Australian businesses, both small and large, have become adept at managing their exposure to the fluctuations of the Aussie dollar over the past 32 years since the float. They are, of course, supported by a whole industry of advisers selling currency hedging products from the banks to non-bank organisations like Western Union.
But as Martin Smith, East & Partners’ head of Markets Analysis, said in a release accompanying the results of a survey of 868 “actively importing and exporting firms” in the SME space said yesterday:
Australian importers and exporters actively hedging their FX exposure have demonstrated over an extended period of time that they are excellent currency risk managers
So the results of the latest annual survey showing where these businesses think the Aussie dollar will fall to are instructive. And just like the Reserve Bank, the respondents believe that the Aussie dollar will fall to 75 cents.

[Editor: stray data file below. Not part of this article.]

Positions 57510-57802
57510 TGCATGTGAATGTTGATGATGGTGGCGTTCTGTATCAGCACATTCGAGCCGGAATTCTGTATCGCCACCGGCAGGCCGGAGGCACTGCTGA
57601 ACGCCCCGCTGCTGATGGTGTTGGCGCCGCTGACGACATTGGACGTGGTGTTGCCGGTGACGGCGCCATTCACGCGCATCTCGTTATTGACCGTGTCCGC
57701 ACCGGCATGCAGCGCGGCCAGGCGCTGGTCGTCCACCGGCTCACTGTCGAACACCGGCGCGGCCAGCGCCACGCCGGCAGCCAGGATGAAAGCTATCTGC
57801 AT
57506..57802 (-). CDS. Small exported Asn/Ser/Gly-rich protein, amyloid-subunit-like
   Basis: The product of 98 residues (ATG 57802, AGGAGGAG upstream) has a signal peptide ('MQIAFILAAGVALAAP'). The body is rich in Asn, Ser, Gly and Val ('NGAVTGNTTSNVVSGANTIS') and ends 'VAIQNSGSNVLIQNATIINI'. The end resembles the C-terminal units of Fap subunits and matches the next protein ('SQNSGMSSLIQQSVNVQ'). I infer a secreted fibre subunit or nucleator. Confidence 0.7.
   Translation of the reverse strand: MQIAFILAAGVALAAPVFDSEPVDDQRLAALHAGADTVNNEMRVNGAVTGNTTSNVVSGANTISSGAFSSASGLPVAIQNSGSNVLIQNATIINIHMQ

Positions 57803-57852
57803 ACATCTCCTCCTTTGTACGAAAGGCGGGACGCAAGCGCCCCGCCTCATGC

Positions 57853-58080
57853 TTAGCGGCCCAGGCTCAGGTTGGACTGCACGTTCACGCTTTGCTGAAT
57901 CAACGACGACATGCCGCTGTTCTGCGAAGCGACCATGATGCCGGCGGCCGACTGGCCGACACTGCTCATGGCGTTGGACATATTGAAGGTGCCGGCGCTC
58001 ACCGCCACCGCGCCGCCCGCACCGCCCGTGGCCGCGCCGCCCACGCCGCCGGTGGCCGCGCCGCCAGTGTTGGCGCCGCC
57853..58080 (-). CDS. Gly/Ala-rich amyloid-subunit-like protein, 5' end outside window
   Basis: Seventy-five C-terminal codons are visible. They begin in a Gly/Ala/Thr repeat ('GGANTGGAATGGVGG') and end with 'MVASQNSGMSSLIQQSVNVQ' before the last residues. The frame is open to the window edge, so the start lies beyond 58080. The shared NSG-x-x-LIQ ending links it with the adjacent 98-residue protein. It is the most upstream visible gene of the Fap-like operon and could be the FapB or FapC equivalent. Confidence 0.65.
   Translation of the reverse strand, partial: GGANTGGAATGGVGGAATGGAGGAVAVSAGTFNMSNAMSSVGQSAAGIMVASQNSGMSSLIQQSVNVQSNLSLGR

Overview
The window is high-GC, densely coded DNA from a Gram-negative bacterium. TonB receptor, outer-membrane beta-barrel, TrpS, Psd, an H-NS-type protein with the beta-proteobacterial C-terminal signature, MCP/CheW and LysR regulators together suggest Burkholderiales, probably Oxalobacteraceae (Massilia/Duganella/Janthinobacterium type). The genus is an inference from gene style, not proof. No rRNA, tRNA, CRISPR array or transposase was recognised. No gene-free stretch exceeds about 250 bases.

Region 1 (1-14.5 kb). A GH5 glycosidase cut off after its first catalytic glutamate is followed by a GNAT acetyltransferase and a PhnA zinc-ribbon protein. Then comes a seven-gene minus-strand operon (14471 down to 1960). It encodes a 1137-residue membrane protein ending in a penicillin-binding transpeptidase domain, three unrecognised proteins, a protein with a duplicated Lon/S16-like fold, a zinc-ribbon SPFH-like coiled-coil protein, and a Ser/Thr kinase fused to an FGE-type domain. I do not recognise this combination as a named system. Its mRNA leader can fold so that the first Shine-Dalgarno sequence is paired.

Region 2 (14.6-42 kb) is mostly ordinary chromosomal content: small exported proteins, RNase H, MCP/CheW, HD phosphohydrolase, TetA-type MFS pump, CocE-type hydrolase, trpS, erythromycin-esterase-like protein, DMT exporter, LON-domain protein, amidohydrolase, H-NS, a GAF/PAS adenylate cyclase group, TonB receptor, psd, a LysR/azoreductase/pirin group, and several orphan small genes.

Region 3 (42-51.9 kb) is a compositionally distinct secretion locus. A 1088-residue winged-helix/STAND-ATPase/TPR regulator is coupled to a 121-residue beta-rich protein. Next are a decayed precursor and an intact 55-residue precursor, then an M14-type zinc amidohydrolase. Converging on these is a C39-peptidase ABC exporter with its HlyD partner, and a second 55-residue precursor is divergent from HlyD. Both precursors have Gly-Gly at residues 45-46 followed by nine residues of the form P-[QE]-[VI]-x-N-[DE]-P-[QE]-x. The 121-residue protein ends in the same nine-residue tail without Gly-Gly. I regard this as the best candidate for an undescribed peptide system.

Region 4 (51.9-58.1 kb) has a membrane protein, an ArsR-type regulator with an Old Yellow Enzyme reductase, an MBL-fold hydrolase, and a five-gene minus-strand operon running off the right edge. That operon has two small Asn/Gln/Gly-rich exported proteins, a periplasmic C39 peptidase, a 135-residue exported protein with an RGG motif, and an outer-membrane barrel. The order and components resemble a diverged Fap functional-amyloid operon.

But they don’t think it is going to crash, with the survey showing that “importers and exporters predict the AUD/USD to remain near current levels at 0.781 before sliding to 0.749 by the end of Q1 2016.”
Interestingly importers, who benefit from the Aussie dollar being higher, see it holding stronger than exporters. That’s what behavioural finance guys would call a “bias”.
Either way a lower Aussie dollar, if that’s what Australia gets, is on balance good for the economy. as the RBA highlighted yesterday.
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